Signs of life after devastating mountain fire

James Fisher and Linus Voksepp
Rangers are helping Northern Ireland's highest mountain recover from fire damage [BBC]

Just over three years ago Slieve Donard, the highest peak in the Mournes, went up in flames.

That fire burned long and deep, with plant and animal life paying a heavy price.

Since then efforts to revitalise the mountain have been ongoing – with conservationists saying progress has been made.

Full recovery, however, will likely take decades.

High above Thomas’ Quarry, a team from the National Trust has been working on that revitalisation.

James Fisher, the trust’s lead ranger, said the work is tailored to suit the scale of damage caused.

“Over 300 hectares of the upland habitat was burned," he said.

“In certain areas the burn went right down into the peat and the recovery has been slow.

James Fisher
James Fisher said heather and moss were beginning to grow back after the blaze [BBC]

"Where we are now it was quite a quick burn through the valley – the woody heather burned but it didn’t go down into the ground.

“Further down the mountain we have introduced cattle to graze the purple moorgrass that has grown – it grew back first and can block other plants growing.

"So as it comes down, the heather comes back and we are building that back as it’s more beneficial."

Mr Fisher added: “We have timber dams up here – they are constructed to retain the water that would ordinarily flash off and those pools trap the water and the sphagnum mosses then grow back in those areas and we end up with an active raised bog where it had been an acid grassland.”

A mini dam near the top of Slieve Donard
A mini dam near the top of Slieve Donard [BBC]

From a distance those dams resemble a sort of ad hoc staircase winding its way up the steep incline.

On closer inspection, they are not just filled with water but with an array of plant life.

Mr Fisher's colleague Linus Voksepp says the dams are already reaping dividends.

“The damming slows the water fall off the top of the mountain and that helps build up organic materia,l which is a good thing," he says.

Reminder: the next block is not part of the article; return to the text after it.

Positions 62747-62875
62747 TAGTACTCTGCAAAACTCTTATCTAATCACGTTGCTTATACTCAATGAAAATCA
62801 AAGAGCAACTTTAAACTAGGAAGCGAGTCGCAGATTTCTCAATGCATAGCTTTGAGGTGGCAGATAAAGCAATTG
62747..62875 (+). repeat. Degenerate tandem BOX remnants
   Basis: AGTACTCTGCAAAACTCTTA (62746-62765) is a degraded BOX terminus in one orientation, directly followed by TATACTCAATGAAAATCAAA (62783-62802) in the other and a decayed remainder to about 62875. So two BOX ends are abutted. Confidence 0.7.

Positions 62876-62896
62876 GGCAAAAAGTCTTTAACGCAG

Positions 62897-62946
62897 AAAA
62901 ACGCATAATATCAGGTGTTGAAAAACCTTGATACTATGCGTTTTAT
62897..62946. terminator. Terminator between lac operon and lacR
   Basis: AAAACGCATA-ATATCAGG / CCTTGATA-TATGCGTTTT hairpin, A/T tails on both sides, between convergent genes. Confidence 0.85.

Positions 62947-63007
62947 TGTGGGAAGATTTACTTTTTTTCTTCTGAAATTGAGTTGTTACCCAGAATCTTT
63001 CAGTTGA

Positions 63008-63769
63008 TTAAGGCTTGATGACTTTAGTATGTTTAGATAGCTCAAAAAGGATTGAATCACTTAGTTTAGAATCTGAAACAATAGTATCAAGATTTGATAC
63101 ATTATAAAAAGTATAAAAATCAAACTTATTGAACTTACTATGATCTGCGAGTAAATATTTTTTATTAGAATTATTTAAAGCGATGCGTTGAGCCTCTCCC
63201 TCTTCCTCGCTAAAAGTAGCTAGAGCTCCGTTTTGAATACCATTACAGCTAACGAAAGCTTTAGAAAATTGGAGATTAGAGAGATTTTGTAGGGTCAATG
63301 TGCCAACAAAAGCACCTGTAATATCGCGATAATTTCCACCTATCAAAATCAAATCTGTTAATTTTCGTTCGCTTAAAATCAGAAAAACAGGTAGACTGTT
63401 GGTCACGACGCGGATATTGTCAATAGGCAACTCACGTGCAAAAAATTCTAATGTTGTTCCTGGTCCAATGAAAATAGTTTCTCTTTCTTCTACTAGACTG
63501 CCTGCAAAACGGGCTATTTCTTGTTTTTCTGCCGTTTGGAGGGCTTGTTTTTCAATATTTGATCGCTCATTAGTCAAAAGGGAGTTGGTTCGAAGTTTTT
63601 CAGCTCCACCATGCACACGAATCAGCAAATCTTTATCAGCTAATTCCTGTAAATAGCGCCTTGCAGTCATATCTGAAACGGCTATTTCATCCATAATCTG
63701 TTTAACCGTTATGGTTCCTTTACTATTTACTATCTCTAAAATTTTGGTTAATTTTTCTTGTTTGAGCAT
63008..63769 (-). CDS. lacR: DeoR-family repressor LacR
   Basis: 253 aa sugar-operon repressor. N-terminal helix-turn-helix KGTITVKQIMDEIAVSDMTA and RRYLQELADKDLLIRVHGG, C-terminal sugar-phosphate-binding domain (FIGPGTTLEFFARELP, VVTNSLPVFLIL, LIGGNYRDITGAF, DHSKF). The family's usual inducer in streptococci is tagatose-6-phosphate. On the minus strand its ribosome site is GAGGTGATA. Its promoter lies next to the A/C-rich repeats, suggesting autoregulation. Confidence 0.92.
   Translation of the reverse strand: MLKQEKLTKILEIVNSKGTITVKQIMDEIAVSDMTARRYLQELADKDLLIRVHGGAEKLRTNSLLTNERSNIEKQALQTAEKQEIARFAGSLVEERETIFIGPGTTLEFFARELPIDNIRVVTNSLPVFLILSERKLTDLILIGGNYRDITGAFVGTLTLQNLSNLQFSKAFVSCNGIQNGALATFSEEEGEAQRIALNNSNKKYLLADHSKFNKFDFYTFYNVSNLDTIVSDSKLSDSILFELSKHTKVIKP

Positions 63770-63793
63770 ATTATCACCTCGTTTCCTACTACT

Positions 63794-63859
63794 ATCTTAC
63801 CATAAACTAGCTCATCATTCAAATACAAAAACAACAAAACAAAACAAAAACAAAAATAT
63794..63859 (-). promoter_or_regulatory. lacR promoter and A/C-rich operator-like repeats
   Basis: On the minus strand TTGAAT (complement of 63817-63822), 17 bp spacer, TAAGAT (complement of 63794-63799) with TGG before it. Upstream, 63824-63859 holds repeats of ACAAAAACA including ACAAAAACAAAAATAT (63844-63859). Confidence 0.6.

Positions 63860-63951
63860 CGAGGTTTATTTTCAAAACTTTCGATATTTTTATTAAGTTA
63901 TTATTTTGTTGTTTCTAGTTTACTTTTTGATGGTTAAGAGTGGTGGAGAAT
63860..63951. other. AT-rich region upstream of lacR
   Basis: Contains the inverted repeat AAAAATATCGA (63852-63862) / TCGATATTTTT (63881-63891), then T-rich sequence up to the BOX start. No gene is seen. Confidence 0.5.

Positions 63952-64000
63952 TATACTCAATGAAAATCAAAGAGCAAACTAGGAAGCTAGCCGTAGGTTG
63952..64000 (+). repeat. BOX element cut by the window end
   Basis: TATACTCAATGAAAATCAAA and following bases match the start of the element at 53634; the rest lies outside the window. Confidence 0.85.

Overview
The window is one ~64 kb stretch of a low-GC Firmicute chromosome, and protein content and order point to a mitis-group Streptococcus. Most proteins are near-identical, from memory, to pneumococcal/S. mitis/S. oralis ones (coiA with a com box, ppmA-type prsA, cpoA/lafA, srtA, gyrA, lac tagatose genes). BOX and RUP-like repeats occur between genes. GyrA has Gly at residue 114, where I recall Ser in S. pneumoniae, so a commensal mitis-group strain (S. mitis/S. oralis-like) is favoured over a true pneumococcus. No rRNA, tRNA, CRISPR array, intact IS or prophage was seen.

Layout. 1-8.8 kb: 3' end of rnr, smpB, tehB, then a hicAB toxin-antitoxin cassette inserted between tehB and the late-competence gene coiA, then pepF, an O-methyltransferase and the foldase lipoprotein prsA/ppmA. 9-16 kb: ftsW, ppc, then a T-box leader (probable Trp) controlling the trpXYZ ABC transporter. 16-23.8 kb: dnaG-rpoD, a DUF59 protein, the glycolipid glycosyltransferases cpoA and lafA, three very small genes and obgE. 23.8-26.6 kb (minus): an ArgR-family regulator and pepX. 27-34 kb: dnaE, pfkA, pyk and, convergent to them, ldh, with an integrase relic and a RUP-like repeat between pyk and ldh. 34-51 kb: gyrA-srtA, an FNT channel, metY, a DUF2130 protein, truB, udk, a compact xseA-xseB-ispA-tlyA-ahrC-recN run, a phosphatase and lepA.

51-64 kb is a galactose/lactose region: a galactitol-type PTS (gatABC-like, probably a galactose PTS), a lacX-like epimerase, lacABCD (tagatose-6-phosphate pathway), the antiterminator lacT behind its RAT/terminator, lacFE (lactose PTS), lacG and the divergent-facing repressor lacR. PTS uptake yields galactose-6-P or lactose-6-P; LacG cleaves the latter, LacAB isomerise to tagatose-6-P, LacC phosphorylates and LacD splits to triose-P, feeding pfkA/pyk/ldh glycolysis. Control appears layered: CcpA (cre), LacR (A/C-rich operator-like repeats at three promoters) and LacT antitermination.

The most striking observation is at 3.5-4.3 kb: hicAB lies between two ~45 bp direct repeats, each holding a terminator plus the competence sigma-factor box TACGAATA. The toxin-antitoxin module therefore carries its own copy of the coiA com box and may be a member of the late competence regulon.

"You can see the species we want to bring in starting to come back here.”

Linus Voksepp
Linus Voksepp explained how water traps were supporting new life [BBC]
Worker laying new paths on Slieve Donard
New paths are being laid to stop forest floor plant life being eroded by walkers [BBC]

Further down the mountain – below the burn zone - a team of workers from the Mourne Heritage Trust is installing new trails made of local stone and wood.

Philip Savage from the trust said it is hoped the trail will prevent erosion and enhance visitor experience.

“This project along the Glen River – it’s for erosion control," he said.

“There are counters at the bottom between the two bridges and there is a serious drop off in traffic as you go up – so down below needs a lot of effort put in to it.

“We’ve covered up all the erosion, so if things start to grow on the side – grasses and ferns and heather - I think that’s a symptom of success that people are staying on the path.”

Hens rush to the rescue

So far this year there have been fewer fires in the Mournes – anecdotally at least. But the problem persists.

Last week 64 firefighters dealt with a blaze near Hilltown.

Near Rostrevor Maria O’Grady, Bridget Higgins and other members of the Hiking Hens Walking Group also rose to the occasion to put out an abandoned fire.

Maria O'Grady and Bridget Higgins
Maria O'Grady and Bridget Higgins helped to extinguish a fire in the Mournes [BBC]

“We were coming down from our hike at Pierce’s Castle with all of our hens and on the way home we came across a campfire that was blazing at Yellow Water.

"So we all rushed to our cars and got whatever water we had," Ms O'Grady said.

"Luckily, we also had the water source of the river – but it took us 30 minutes to put it out before we felt safe that it was out.

"And when we got home we notified the Mourne Rangers so they knew what had happened.”

In a statement, the Northern Ireland Fire and Rescue Service said wildfires take "a massive toll on resources" and "put people’s lives at risk".

Group Commander Paul Morrow said: “Every year our fire and rescue service is faced with fires in the countryside that have been devastating to our environment and wildlife.

"Very often these fires are started deliberately.”

The appeal of this place is undeniable – and the challenge to protect it never ending.